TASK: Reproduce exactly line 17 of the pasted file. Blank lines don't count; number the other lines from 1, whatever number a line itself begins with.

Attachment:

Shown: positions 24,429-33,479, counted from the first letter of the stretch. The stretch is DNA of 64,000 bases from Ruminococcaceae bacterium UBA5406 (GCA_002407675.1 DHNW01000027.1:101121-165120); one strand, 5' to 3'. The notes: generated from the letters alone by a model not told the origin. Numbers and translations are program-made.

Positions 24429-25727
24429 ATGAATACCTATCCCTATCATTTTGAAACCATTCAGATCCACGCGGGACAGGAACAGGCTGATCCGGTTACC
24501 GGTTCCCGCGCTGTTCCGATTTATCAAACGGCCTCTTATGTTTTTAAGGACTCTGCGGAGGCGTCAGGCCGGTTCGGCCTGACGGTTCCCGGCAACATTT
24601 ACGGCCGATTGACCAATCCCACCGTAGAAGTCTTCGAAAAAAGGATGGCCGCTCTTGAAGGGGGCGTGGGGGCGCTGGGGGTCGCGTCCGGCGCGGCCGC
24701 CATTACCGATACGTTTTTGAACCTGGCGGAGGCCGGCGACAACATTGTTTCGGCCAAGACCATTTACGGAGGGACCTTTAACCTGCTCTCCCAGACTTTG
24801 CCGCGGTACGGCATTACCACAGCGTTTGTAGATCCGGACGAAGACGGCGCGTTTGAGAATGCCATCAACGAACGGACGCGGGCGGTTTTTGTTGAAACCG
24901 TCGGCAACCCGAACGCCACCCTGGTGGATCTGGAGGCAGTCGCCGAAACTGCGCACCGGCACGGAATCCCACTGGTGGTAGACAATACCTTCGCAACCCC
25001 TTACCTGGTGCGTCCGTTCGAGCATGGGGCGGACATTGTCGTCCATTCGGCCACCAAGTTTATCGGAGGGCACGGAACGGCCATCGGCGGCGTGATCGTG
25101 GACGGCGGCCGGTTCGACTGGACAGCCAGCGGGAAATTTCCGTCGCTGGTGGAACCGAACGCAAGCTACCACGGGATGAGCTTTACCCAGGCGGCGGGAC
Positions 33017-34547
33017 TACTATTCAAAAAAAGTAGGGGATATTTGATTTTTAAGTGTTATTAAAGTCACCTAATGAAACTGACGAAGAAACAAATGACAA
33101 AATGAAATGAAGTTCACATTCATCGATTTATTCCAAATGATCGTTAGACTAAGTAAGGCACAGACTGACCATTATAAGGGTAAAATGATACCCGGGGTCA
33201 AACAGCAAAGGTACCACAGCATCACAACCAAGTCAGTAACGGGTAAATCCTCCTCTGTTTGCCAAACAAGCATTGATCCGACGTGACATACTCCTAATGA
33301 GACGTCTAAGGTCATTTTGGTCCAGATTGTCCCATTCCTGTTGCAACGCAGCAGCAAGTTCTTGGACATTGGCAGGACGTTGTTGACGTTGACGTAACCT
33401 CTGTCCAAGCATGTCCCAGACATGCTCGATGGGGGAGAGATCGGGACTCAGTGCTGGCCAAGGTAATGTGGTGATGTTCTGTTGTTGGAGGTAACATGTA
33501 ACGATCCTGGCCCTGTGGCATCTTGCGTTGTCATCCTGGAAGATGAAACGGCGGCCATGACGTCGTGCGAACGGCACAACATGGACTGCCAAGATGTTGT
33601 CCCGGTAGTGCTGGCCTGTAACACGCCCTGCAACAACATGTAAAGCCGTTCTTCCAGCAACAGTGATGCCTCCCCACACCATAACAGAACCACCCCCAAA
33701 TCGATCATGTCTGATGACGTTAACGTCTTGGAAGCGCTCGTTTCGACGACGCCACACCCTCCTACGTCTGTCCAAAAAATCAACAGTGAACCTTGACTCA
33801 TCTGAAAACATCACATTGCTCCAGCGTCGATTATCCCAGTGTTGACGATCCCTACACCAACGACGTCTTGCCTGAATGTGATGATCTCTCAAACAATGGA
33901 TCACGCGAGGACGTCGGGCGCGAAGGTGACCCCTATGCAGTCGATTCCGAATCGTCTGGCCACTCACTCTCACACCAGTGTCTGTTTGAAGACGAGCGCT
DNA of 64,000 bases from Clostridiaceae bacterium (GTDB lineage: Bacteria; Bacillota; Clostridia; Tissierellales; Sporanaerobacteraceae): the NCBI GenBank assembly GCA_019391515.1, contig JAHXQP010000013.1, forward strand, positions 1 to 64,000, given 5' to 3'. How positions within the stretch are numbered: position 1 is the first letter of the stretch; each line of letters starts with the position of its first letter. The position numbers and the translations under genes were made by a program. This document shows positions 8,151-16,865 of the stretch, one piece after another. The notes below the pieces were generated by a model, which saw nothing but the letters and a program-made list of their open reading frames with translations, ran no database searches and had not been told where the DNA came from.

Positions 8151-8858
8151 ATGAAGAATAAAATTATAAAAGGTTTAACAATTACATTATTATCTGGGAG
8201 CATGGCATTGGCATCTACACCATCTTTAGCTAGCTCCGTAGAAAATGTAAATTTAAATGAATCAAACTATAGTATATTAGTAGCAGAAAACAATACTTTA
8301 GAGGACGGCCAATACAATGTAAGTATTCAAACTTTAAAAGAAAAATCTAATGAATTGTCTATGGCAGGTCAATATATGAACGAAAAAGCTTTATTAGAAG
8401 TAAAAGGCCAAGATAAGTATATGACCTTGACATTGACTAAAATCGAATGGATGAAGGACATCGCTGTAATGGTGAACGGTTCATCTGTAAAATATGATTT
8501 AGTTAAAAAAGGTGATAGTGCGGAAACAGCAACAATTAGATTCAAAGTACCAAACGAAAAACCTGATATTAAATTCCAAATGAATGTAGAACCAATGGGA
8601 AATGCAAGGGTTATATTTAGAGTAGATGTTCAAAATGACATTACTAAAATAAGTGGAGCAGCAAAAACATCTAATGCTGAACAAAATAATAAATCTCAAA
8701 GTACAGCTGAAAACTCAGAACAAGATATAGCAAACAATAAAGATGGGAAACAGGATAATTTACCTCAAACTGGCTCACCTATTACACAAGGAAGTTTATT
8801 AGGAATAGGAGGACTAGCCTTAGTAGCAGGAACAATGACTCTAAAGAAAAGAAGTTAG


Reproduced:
33501 ACGATCCTGGCCCTGTGGCATCTTGCGTTGTCATCCTGGAAGATGAAACGGCGGCCATGACGTCGTGCGAACGGCACAACATGGACTGCCAAGATGTTGT